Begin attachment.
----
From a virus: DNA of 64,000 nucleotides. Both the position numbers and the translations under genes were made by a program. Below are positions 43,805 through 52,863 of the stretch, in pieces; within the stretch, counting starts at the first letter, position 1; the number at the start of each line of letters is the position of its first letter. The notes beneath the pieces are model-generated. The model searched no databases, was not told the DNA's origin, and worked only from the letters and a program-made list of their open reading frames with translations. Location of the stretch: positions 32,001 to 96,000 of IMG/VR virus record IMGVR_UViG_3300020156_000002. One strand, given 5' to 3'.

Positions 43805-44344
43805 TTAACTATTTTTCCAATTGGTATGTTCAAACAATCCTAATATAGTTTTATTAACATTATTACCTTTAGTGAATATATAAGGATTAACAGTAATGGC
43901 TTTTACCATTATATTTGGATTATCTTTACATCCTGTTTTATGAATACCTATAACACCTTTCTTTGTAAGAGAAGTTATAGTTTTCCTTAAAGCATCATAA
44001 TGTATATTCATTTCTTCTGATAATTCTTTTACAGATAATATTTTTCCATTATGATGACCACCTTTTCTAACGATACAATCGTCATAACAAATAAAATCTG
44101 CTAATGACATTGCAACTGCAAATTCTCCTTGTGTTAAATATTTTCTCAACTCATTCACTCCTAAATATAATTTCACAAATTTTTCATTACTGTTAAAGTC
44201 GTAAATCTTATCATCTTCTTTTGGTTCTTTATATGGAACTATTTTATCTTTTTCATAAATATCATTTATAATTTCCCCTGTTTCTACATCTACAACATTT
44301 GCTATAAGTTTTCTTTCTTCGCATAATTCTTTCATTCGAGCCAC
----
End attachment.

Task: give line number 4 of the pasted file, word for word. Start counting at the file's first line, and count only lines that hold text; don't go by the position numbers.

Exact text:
43901 TTTTACCATTATATTTGGATTATCTTTACATCCTGTTTTATGAATACCTATAACACCTTTCTTTGTAAGAGAAGTTATAGTTTTCCTTAAAGCATCATAA